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History of DRIVE

The Power of Data

In 2018, the Brookings and Urban Institutions came to Fresno and provided a summary of their research on the economies of several hundred cities in the United States, including Fresno.  Though much of the data was not foreign to us, what stood out was that Fresno ranked 59 out of 59 among large cities in California for racial economic inclusion. Racial economic inclusion means that ALL people have access to market opportunities. Addressing this realization was the spark that would eventually become Fresno DRIVE. To assess the current landscape of work in Fresno County, Central Valley Community Foundation (CVCF) President and CEO Ashley Swearengin invited community-based organizations to provide a summary of their work. This call led to 125 submissions. Each submission created an asset map of the Fresno community that was then reviewed and refined into 19 initiatives that created three categories, Economic, Human, and Neighborhood Development. 

The Launch

Over the summer of 2019, these 19 initiatives went through an economic development planning process. Working groups for each initiative built out an investment plan that included a problem statement, data to support the need, and strategies to create a solution. The collection of these 19 initiatives created the DRIVE strategy to address Fresno’s economic racial inequities.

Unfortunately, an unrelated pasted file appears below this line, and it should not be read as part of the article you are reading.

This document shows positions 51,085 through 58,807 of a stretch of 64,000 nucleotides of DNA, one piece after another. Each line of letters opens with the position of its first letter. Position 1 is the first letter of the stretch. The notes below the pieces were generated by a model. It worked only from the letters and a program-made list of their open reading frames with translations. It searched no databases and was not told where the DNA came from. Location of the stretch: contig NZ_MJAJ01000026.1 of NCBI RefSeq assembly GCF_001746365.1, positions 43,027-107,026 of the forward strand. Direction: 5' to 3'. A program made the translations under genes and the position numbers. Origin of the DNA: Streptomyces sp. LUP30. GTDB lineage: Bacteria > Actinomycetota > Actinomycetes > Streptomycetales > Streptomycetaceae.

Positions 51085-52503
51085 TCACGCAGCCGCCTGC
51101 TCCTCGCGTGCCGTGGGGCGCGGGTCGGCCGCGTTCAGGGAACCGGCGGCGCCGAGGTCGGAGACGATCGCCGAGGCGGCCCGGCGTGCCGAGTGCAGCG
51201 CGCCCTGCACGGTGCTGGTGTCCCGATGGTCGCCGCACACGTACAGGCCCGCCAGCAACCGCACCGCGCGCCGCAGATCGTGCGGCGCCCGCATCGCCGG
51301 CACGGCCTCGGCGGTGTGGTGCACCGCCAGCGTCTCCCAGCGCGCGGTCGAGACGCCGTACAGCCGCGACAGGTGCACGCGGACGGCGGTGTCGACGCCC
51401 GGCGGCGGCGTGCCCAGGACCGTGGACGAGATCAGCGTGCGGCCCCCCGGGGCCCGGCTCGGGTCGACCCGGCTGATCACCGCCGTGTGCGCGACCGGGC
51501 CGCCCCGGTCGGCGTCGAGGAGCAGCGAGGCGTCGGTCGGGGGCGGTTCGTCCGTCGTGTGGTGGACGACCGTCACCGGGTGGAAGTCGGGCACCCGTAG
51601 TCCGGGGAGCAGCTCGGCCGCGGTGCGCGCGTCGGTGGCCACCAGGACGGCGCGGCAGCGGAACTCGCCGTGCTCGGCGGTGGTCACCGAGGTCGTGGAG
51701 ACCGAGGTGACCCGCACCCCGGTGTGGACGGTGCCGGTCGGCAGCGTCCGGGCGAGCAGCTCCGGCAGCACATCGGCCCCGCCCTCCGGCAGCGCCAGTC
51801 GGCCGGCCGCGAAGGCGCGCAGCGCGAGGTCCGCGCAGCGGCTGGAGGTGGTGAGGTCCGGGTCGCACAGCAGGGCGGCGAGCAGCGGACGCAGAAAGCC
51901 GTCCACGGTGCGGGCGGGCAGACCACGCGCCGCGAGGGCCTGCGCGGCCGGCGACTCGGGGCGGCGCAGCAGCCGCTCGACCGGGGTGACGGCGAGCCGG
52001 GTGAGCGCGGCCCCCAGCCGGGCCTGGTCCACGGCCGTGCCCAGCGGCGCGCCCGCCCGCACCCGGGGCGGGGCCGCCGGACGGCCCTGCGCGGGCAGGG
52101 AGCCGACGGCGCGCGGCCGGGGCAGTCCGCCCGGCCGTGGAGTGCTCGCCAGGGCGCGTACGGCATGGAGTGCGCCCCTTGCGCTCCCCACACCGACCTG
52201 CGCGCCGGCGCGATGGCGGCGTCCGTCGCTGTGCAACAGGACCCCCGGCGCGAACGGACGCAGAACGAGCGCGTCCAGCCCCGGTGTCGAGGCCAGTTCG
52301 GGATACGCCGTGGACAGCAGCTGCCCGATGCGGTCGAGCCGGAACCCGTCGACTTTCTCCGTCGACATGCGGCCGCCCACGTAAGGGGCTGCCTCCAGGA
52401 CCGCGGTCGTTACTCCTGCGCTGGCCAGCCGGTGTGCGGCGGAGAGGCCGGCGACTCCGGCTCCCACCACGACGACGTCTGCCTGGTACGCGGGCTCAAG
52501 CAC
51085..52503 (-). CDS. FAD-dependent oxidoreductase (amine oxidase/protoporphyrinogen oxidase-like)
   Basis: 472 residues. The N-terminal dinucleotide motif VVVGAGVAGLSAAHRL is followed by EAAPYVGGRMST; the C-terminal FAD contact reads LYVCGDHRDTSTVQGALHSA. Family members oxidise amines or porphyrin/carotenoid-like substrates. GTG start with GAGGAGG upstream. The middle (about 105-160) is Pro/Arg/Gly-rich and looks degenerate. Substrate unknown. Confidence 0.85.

A 300-person steering committee was formed, as was a race equity committee. The race equity committee was championed by key leaders who wanted to ensure equity was at the center of DRIVE’s work throughout the life of the initiative. Over the course of 2020 and 2021, these investment plans were refined, and consolidated to form the current 14 initiatives. With each investment plan a results framework, measurement and evaluation, and implementation plan were created as was the Fresno DRIVE Theory of Change model which is our “blueprint” for success over the 10 years of the initiative.


In mid-2022, we formed a governance committee, and they revised the DRIVE leadership structure. A new executive committee consisting of 38 individuals, of which 21 reflected our neighborhood and resident voices, and 17 consisted of institutional leaders. This was intentional as we wanted to be a community-led initiative.

Our Role

CVCF serves as the “backbone” organization providing the connective tissue between the various elements of DRIVE. With support from CVCF, the Fresno DRIVE team convenes the executive and race equity committees. The CVCF and DRIVE teams assist the 14 initiatives by creating structures to measure DRIVE’s impact, and provide opportunities for community organizations and members to participate in the collective work. Some of Fresno DRIVE's most visible work is providing educational opportunities to the community, such as the DRIVE Innovation speaker events including author Heather McGhee, Dr. Christopher Emdin, and Richard and Leah Rothstein.

Where We Are Now

The work of each initiative is moving forward. Neighborhoods are getting organized, individuals are developing skills to launch or strengthen their small businesses, students are receiving certifications in flying electric plans, and individuals with barriers to employment are getting opportunities for jobs through quality internships. Fresno DRIVE’s Measurement and Evaluation team is tracking all this work to ensure we are making the impact we hope to see. Stories highlighting this community impact initiative will be the focus of our future newsletters. 


We welcome your voice and participation. DRIVE isn’t just about the 14 initiatives. It’s also about creating a movement that changes lives.


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